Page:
Modern Mannheim slide rules add [S, L, T] scales to the back of the slide. For an angle q on the S scale on the back of the slide the value of sin q is in the same place on the B scale on the front of the slide. The range of q is 34' to 90o and the corresponding range of sin q is 0.01 to 1. For angle q on the T scale on the back of the slide the value of tan q is in the same place on the C scale on the front of the slide. The range of q is 5o 44' to 45o and the corresponding range of tan q is 0.1 to 1. Note that sines are read from the B scale and tangents are read from the C scale. Trigonometric scales keyed this way are called "Mannheim" trig scales.
Here's the back of the slide from a Mannheim slide rule (Hemmi 50 from before WWII). Note that the S scale starts at 34' (the first angle that is actually labeled is 40') and the T scale starts at 5o 44' (first labeled angle is 6o).
You may have noticed that one can find the sine of angles between 34'
and 5o 44' but not the tangent. For such angles you use
the fact that, to slide rule accuracy, tan q =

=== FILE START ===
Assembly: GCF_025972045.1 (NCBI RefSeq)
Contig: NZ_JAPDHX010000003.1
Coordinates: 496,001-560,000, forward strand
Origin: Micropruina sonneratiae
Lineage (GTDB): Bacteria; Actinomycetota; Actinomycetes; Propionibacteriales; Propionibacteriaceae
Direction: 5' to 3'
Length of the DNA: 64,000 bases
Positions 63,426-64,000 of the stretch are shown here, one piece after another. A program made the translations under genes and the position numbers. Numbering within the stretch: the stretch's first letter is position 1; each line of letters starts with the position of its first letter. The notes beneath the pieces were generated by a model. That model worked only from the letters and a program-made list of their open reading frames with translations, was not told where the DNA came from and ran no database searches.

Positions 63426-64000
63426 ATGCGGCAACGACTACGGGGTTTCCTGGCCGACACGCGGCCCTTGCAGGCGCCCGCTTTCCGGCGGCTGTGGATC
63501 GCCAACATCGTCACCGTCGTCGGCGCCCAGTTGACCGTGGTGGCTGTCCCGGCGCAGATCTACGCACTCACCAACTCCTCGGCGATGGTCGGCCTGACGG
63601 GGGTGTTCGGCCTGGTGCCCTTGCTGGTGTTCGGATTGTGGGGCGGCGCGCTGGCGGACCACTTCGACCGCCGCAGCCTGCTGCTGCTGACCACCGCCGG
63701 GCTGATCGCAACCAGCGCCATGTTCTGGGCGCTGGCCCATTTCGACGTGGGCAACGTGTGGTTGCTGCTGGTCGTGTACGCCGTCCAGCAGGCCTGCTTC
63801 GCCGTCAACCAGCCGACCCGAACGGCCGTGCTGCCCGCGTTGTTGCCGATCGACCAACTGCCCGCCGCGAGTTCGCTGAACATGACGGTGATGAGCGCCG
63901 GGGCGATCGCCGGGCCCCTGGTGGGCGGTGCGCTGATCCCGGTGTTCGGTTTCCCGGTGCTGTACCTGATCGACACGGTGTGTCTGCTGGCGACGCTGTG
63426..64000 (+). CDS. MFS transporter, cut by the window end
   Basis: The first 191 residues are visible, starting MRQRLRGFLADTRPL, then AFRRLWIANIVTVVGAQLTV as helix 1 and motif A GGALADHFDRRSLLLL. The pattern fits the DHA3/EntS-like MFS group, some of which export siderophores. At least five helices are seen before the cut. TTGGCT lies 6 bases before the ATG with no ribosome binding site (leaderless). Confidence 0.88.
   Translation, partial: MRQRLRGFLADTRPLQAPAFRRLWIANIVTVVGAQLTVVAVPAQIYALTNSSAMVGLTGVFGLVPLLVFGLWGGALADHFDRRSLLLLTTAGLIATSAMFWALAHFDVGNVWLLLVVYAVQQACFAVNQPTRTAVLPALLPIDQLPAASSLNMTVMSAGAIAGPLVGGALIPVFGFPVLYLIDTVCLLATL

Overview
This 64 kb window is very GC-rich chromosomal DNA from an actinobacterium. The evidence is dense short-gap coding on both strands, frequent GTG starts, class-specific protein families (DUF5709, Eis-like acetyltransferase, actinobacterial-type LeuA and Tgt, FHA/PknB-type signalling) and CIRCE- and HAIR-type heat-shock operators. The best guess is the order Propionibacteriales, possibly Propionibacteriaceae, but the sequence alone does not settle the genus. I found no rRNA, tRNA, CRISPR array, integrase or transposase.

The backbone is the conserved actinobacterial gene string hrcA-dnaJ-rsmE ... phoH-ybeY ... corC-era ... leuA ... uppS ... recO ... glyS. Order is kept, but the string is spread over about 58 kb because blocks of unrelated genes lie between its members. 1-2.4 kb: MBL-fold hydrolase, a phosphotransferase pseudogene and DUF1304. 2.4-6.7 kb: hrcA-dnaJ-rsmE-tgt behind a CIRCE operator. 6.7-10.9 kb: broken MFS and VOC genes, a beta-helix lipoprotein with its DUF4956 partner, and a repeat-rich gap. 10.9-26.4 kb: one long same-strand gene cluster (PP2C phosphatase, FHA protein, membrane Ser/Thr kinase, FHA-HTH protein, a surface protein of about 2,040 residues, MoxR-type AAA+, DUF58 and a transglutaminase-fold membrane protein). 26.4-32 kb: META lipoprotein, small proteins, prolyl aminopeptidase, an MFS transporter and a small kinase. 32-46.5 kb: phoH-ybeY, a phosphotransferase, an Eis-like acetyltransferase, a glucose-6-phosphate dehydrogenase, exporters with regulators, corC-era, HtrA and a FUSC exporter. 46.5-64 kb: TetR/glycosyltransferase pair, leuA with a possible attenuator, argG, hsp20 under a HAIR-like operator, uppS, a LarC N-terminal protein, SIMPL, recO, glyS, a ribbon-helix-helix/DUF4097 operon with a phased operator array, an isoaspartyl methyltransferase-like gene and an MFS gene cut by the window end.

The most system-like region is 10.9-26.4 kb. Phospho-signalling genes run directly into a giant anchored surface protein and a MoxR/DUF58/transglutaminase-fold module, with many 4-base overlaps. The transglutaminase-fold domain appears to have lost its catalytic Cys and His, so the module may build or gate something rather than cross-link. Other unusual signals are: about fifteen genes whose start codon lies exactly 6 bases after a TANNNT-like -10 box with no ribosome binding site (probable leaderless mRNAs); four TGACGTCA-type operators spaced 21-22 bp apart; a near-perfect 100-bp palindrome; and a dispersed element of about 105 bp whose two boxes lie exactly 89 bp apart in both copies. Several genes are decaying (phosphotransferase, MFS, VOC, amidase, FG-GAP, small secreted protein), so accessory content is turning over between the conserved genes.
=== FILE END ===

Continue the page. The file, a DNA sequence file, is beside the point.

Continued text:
Rietz trigonometric scales are of interest. The S scale runs from
5o 44' to 90o (different from Mannheim rules), the
S&T scale runs from 34' to 5o 44' and the T scale runs
from 5o 44' to 45o (same as Mannheim). All three
scales are keyed to the C/D scales. For example, directly opposite
27o on the S scale is 0.454 on the C scale (sin 27o
= 0.454). Directly opposite 27o on the T scale is
0.510 on the C scale (tan 27o = 0.510). Directly opposite
3o on the S&T scale is 0.0523 on the C scale (sin 3o
= tan 3o = 0.0523. When using the S&T scale remember
to insert a zero between the number from the C scale and the decimal point--0.0523
not 0.523.) S scales that run from 5o 44' to 90o
and are keyed to the C/D scales are "Rietz S scales."
Here is a picture of Hemmi hybrid trigonometric scale from a model 50 rule made shortly after WWII. (The rule is marked "Made in occupied Japan.") At first glance it appears to be an ordinary set of "Mannheim" trig scales but note that the smallest labeled angle is 6o on both the S and the T scales. On genuine Mannheim trig scales the smallest marked angle on the S scale is 40'.
Off-scale problems are minimized if the folded scales are folded at the
center of theC/D scales, i.e., folded at square root of 10 = 3.16.
Hemmi made a lot of slide rules with scales folded at 3.16. Frederick
Post insisted that folded scales on their slide rules be folded at p (3.14). Folding at p
means the number under the hairline on the CF scale is p times the number on the C scale. Many engineering
calculations require multiplication or division by p
and p-folded scales provide an efficient way to
do so while still being good in handling off-scale results.
Hemmi made several Darmstadt rules (model numbers 130-139). There
were never any Frederick Post brand Darmstadt slide rules.